De Cecco is what you use when you are doing a dry product?
Yes, in Italy as well. I have used only De Cecco for 11 years. Note: To our knowledge, Beck is not on the De Cecco payroll. This is simply his brand of choice.
You use dry pasta in the restaurant?
And it’s OK with the Italians?
Of course. It depends how you do it. When I came to Italy, I thought that perhaps dry pasta in a three-star Michelin restaurant would not work, but to the contrary. You have to have it, because Italians are expecting you to have it.
Was it hard with your name and background to break into Italian kitchens?
It was very quick. I started the experience in 1994 – we got our first star in 1997, second one in 2000 and our third one in 2006. It was quite quick.
Do you still surprise people when you come out of the kitchen into the dining room?
No. My restaurant is 75% Italian customers and they all know me. I have a television program, as well, every Wednesday at noon on Rai.
Is it on cable or public?
Public. It’s the first public channel. There is Rai 1, Rai 2, Rai 3. I am on Rai 1.
What do you talk about?
It’s a competition show about a chef cooking against people who are cooking with the same ingredients as the chef. I am the judge. People send recipes and a group of people choose. They send the ingredients to me a few days ahead and I choose a secret ingredient. I come to the studio with the ingredients and there are two tables – one for the chef and one for the other person, say a housewife. They have 15 minutes to do the dish.
Only in Italy would this work. Housewives in America can’t cook like Italian housewives. This is a fact.
It has the highest ratings everyday.
How would you describe Roman pizza compared to a pizza from Naples?
The one from Naples is the one with a high bottom. The pizza from Rome is the very flat, thin one.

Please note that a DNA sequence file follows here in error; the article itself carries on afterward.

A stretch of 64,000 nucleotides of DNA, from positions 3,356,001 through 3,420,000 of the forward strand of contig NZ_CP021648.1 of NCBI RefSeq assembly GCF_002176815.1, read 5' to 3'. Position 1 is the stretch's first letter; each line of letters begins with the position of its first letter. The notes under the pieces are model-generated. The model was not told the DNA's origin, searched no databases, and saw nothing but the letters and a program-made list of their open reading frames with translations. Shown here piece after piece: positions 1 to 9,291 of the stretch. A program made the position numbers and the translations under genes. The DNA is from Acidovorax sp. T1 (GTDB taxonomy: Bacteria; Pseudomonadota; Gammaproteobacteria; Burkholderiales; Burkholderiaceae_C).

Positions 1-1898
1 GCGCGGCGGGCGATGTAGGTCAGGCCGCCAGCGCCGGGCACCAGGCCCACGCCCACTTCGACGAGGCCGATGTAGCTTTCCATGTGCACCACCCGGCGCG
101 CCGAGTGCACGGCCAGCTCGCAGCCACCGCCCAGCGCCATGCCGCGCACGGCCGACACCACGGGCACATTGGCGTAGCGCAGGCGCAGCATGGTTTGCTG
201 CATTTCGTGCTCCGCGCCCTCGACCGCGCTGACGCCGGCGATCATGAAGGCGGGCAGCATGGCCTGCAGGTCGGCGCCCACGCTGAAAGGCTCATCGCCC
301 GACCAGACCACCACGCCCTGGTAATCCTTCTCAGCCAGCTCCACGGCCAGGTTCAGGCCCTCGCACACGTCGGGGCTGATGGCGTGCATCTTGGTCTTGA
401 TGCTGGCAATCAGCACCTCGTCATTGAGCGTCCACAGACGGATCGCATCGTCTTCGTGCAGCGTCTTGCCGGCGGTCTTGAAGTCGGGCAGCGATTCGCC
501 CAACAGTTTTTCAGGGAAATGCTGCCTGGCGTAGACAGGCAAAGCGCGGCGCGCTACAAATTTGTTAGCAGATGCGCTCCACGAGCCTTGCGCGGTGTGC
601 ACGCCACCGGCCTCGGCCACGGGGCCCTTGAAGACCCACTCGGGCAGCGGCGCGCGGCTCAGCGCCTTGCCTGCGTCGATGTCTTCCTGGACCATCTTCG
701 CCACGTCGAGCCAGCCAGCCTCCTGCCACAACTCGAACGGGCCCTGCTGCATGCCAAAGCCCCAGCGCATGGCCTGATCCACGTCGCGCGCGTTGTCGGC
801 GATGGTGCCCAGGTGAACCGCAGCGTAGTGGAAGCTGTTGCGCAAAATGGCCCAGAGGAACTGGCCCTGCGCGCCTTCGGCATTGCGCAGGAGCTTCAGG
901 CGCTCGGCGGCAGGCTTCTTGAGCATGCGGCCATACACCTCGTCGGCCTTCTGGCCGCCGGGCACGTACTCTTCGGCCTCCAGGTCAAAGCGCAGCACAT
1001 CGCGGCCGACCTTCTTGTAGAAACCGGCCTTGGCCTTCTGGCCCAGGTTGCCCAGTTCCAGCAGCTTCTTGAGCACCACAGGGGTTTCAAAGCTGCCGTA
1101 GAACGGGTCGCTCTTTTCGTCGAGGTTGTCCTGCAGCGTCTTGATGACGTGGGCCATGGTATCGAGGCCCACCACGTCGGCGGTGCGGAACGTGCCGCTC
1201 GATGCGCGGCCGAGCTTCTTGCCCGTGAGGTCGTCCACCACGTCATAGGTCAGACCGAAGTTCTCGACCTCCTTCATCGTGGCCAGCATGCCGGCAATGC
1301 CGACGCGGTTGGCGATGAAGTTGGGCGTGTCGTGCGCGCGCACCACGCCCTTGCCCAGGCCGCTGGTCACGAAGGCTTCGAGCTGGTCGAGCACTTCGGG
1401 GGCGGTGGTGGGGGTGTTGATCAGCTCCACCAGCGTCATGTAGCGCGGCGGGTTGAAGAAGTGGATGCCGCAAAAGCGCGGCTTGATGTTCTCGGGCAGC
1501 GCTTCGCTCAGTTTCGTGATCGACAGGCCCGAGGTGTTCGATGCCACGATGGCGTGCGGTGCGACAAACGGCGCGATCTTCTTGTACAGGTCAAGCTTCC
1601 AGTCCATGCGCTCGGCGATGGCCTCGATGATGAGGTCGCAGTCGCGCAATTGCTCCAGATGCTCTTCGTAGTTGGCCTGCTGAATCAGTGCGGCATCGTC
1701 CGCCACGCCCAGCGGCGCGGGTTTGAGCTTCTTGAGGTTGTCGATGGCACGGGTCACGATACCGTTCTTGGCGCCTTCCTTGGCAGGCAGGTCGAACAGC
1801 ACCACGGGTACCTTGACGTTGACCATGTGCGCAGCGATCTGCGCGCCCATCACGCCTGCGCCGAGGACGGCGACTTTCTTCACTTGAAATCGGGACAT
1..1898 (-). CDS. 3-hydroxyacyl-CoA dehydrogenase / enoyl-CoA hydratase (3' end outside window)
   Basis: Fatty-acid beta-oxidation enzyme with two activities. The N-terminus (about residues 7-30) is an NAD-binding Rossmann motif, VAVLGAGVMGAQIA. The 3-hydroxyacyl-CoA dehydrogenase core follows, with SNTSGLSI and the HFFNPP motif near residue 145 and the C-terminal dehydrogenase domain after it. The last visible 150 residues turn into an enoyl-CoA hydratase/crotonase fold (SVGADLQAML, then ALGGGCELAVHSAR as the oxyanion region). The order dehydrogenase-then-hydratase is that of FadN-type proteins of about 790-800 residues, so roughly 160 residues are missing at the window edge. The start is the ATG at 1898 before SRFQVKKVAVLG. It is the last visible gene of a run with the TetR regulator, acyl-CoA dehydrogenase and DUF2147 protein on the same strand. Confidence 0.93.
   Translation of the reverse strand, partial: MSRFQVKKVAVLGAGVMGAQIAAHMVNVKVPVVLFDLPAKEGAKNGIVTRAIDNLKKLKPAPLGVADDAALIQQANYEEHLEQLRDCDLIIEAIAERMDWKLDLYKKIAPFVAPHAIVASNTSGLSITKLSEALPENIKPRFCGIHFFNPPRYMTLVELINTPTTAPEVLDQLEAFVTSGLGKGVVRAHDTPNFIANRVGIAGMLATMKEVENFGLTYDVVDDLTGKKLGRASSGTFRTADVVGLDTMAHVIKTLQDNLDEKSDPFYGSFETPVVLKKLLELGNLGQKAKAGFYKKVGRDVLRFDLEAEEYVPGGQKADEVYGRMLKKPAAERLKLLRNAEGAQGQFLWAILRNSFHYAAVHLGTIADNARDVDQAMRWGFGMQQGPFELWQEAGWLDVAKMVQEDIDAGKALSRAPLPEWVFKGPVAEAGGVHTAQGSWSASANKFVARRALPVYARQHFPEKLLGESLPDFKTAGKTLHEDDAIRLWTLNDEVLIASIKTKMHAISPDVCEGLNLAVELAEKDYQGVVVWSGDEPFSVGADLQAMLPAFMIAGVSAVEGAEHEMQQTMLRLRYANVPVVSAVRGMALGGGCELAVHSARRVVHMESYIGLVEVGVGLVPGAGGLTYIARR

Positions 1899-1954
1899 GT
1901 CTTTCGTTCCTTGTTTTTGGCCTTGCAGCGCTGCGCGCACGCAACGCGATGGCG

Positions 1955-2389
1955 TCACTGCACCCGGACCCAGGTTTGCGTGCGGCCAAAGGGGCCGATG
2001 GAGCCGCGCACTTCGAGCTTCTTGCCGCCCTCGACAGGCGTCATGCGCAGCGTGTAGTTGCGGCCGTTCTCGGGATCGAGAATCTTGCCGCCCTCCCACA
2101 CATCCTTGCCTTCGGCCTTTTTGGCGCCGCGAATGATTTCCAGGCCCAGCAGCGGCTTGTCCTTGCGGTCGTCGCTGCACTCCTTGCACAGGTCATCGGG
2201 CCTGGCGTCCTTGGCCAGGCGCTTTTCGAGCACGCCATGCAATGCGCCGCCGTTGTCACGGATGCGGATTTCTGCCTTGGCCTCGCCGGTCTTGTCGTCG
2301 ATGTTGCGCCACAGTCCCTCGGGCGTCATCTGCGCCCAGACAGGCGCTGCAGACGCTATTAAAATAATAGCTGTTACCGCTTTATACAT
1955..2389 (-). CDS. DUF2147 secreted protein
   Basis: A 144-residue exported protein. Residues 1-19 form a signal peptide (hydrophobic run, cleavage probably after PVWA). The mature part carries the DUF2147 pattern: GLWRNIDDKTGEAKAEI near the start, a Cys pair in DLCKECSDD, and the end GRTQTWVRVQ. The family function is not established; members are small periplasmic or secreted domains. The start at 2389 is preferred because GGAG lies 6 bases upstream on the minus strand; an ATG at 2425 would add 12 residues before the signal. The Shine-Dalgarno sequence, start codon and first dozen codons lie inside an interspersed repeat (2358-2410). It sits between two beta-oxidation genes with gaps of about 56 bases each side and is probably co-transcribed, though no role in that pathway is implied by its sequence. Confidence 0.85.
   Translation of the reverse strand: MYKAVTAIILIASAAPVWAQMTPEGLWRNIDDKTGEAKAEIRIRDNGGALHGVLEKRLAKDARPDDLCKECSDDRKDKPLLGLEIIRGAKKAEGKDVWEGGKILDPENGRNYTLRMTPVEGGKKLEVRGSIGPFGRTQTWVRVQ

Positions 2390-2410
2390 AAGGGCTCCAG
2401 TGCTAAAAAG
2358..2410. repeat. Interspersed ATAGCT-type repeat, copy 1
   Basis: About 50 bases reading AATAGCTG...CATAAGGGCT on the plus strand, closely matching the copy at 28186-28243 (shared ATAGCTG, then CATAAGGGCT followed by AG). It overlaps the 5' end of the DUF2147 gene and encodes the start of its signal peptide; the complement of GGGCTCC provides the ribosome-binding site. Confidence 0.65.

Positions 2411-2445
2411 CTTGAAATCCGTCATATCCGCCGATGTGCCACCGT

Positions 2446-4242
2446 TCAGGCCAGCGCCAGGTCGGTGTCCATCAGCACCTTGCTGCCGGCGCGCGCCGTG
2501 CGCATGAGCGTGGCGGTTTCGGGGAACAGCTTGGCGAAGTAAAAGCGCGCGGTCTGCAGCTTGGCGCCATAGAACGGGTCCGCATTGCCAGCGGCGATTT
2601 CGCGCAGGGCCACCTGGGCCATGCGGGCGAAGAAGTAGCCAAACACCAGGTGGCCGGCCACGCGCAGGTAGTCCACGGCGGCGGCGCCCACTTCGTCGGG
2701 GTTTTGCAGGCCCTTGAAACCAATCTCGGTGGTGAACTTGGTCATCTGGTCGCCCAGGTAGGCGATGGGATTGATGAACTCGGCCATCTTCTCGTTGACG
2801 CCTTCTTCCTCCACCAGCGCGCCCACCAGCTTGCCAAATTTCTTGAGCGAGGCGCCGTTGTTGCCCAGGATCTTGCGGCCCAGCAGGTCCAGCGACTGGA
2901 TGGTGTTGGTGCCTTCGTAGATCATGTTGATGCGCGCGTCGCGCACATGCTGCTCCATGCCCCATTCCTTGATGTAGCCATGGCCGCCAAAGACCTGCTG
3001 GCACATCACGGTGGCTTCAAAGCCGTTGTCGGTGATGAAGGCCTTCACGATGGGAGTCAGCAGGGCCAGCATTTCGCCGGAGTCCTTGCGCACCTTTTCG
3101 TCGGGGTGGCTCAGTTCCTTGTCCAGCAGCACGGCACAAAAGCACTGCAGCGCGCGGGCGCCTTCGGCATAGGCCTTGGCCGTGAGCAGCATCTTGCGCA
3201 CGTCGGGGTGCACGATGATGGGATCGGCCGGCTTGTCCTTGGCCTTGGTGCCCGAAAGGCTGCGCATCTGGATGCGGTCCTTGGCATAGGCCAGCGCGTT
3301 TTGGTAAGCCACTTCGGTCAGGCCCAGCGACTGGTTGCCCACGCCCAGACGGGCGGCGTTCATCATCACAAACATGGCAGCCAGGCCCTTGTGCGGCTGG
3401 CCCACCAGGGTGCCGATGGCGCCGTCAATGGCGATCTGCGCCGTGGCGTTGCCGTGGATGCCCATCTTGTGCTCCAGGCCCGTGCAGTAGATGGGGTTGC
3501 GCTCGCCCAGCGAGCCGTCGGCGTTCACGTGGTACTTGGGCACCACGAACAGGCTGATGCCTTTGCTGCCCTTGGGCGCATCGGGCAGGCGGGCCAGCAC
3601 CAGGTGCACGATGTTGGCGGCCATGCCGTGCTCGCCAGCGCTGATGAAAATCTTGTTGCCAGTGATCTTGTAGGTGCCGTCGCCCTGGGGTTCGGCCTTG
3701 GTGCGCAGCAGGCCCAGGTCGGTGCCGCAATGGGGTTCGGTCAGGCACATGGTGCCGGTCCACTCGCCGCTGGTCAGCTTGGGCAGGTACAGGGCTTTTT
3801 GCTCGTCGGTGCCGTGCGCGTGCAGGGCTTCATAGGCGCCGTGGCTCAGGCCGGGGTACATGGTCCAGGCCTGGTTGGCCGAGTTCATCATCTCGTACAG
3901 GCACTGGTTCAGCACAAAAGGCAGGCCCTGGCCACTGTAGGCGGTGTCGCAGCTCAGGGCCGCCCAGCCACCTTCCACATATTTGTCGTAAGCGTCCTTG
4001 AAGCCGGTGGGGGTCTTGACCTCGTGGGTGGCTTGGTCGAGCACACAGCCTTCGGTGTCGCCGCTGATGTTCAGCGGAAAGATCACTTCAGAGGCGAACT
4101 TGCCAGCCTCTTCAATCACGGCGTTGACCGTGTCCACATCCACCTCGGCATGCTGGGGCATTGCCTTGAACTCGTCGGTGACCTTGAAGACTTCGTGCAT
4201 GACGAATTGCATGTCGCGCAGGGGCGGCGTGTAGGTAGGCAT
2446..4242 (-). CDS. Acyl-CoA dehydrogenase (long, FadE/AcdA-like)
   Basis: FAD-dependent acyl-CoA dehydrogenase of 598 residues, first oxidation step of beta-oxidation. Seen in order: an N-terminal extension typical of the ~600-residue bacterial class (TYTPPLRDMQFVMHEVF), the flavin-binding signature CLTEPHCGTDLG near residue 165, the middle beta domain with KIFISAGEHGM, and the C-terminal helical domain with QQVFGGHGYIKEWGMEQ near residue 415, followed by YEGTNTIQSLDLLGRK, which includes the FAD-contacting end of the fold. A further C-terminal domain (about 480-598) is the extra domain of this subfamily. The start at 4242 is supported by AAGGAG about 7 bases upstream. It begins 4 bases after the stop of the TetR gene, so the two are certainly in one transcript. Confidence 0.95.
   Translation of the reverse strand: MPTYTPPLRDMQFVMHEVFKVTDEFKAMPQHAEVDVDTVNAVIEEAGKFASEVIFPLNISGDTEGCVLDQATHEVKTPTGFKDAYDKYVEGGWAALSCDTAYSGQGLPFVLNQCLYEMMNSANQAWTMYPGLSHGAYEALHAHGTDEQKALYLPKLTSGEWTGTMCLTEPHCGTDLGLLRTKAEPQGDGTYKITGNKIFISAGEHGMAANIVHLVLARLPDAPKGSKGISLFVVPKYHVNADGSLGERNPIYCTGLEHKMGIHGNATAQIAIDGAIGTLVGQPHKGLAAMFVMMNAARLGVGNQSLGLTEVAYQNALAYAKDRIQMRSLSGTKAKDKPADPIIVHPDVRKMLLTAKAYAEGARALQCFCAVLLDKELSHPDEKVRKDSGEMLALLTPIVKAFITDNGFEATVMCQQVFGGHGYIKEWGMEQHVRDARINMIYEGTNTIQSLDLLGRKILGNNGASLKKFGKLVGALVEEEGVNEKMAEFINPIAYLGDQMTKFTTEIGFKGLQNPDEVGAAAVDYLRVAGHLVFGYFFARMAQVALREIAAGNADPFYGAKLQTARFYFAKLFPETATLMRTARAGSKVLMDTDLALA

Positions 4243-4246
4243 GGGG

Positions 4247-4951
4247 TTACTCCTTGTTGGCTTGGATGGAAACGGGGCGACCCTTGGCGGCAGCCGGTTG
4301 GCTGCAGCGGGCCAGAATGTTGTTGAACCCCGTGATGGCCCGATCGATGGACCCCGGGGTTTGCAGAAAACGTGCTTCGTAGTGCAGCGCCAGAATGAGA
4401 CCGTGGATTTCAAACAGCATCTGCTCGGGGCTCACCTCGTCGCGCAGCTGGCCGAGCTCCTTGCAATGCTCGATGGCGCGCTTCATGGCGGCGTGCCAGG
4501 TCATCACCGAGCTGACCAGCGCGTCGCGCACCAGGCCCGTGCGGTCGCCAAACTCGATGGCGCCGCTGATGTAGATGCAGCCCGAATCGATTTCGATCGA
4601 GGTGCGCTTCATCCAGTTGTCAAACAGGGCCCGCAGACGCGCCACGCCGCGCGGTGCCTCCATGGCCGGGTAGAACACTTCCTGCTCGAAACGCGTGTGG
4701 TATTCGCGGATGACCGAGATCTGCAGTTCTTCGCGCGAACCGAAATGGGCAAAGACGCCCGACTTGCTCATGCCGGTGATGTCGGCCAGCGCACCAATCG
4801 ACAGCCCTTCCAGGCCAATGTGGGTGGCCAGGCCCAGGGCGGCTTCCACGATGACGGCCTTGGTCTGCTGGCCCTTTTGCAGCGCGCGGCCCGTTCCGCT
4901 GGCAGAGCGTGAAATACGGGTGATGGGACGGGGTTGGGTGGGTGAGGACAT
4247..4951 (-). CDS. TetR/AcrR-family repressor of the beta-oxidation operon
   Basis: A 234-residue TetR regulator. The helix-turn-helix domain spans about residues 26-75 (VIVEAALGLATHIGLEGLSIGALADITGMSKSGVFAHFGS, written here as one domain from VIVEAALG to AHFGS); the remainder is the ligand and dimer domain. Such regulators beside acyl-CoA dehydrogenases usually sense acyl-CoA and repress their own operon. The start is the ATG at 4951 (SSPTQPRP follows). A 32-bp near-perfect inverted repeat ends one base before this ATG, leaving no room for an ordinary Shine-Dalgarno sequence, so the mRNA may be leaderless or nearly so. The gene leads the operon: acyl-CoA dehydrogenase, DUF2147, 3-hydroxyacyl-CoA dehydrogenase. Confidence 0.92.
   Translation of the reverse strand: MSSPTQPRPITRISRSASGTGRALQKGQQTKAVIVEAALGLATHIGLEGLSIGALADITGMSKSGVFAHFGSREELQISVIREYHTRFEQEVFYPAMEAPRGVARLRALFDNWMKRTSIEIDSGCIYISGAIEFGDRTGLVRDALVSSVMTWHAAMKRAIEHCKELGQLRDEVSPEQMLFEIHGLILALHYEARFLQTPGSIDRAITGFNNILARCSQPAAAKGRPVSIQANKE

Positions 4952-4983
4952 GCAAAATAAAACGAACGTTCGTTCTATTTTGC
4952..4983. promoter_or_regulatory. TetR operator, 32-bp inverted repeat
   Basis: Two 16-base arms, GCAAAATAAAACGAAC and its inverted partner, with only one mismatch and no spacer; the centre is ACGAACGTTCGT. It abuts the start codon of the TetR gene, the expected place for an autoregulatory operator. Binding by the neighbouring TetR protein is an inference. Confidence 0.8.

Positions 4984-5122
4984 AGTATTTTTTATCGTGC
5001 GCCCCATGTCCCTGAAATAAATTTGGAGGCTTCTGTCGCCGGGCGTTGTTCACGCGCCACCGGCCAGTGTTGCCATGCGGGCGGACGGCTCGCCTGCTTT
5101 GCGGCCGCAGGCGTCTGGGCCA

Do you have a preference of the two?
I do not have a preference: my only preference is that it must be well done.
Where do you go in Rome?
I used to go to Da Felice often. I have not gone lately because the chef has changed but it is still good.
What other cuisines are you interested in?
I am into health. I have spent 10 years working on it because I think we are what we eat. I only eat at my restaurant and that is why I look so good! I am cooking very healthily and I have been promoting it for years: healthy cooking can taste fabulous and give a lot of emotions. A lot of people think that the healthy kitchen is not tasty, but that’s not right. You can produce very high quality food healthily. I did research six or seven years ago about oscillation of insulin after dinner, which is very important for diabetics. Three years ago, I wrote a book about blood pressure and alimentation. The last book that I did was recipes and tips for little kids. It is about kids’ obesity.
Is that a big problem in Italy?
It’s rising up now. Part of the project about health is about social responsibility – the projects are non-profit. For example, the blood pressure book was distributed in pharmacies and given free of charge to people who asked for a blood pressure product. It is not paid for by the government: it is outer-financed. I am responsible for the printing. It’s not asking for money from people without money who have problems. I give the knowledge away to try and make them feel better. The new book for the kids will be distributed to Italian pediatrics and they will give the book to parents of children with obesity.
You’ve thought more about your life’s work than your cooking, it seems.
Yeah, I am always in my kitchen cooking. If I find that I prefer to do things like this. I am a lucky person and have gotten a lot from life. It’s nice to give back.